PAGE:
However, if we use this event as a catalyst to change our foreign policies, then we have let the terrorrists win in bringing attention to their plight, as well as justifying their means of publicity. This will also become an accepted means of diplomacy. There is no fair, sensible, or easy solution to be found.

In short, if the terrorists do have a valid grievance with America (and this has definitely raised our consciousness of their argument) then their act of terrorrism might be justified by terrorrists as it brought the dispute to our attention. Our retaliation will not change the fact that they were seeking to force America to either enter into war or accept their unstated demands. There is no way for them to lose this confrontation as they took a similar approach to Patrick Henry did in saying 'give me freedom or give me death'. They are not willing to live under the conditions that are set by the US as a world superpower, so they will strike at us until we kill them.

As far as a humanist approach, I don't think that we can change the lives of those who have already chosen terrorrism (they will either die by their own hand or ours), however, the way America handles our retribution can determine how far into the future this threat will exist.

(Please understand that I am not seeking to minimize the horrible toll on Americans from this attack, nor am I advocating the use of force this is just the way I view the situation.)
posted by wsfinkel at 9:06 AM on September 20, 2001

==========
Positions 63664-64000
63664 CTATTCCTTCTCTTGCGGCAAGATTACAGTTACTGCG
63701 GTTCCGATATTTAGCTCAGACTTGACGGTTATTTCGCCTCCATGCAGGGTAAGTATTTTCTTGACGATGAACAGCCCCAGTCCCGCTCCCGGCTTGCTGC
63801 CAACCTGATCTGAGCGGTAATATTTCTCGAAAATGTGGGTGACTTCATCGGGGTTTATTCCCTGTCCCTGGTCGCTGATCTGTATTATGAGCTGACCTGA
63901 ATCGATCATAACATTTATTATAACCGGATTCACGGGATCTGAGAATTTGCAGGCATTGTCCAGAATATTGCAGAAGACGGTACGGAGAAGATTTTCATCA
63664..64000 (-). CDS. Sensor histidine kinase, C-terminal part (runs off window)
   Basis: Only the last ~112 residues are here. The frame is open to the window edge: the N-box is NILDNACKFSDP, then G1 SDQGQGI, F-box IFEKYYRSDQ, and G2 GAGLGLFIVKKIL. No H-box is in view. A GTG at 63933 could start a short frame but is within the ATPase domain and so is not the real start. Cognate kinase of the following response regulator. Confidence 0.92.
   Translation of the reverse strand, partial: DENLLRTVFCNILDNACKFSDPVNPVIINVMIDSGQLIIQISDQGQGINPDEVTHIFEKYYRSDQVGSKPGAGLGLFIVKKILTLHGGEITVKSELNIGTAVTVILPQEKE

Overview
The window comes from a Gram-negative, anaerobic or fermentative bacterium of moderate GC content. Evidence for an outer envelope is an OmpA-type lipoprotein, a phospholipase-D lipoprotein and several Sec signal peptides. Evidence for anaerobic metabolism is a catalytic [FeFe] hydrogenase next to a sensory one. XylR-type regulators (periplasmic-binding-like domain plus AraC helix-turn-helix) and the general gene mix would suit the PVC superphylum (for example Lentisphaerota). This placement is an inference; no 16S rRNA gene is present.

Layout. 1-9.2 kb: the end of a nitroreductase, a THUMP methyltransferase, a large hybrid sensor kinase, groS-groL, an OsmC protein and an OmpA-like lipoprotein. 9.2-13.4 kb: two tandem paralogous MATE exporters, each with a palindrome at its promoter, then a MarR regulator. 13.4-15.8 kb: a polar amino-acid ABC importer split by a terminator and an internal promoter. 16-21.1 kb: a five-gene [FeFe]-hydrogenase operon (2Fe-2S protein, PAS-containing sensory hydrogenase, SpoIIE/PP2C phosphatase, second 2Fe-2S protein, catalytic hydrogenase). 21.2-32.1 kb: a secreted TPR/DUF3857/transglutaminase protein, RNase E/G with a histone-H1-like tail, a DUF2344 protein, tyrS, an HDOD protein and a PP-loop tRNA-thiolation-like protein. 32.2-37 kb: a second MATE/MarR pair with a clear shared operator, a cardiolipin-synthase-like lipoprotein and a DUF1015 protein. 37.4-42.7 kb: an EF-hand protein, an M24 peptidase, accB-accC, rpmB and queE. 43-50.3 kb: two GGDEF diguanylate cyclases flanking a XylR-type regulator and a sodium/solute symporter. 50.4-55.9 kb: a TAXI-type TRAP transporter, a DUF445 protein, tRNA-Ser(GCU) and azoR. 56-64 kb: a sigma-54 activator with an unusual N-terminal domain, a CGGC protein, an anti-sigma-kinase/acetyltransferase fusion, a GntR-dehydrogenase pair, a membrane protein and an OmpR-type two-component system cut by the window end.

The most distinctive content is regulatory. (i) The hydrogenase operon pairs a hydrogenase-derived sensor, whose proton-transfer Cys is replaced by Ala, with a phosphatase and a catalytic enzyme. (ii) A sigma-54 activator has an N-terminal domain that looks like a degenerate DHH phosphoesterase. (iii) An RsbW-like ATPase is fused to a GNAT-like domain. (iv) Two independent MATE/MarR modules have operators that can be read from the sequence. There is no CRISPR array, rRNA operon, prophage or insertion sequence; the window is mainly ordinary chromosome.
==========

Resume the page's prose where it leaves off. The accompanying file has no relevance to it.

Or how about, the US is a monkey, and the Middle East is a lunchbox, and then um, Bush is a banana, and um, like, the World Trade Center is a piece of chocolate..and er....

ENOUGH WITH THE METAPHORS.
posted by glenwood at 9:12 AM on September 20, 2001


Or analogies, rather.
posted by glenwood at 9:12 AM on September 20, 2001


I'm not asking what we did to provoke the attacks, I'm asking what we did to provoke hatred from 1/3 of the world, tense disapproval from another 1/3, and blind cheerleading from the remaining 1/3.
posted by scarabic at 9:12 AM on September 20, 2001


For ParisParamus:
Check out the articles on "McCarthyism can rise again" and on "Arabs fending off the Backlash". Those are two seperate articles dealing with the same basic issue. In Brooklyn right now, police are stationed outside of Mosques and in Arab communites to ensure their safety from "the few A-holes" you speak about.

3 people have already been killed and others wounded in what looks like bias crimes. These attackas are also not limited to adults. Children (from grade school all the way to college) are being targeted by other kids for being outwardly muslim or middle eastern in school. Parents are afraid to send their daughters to school because they (the daughters) are being antagonized by kids in the school.

If you think that I am inaccurate in my observations of what is happening in this country, you may want to check out the news sometime, I am sure within 10 minutes you will hear a story about something that resembles a hate crime, or hear a reporter interview a middle eastern person on how they are dealing with the current situation.
posted by MAkinola at 9:13 AM on September 20, 2001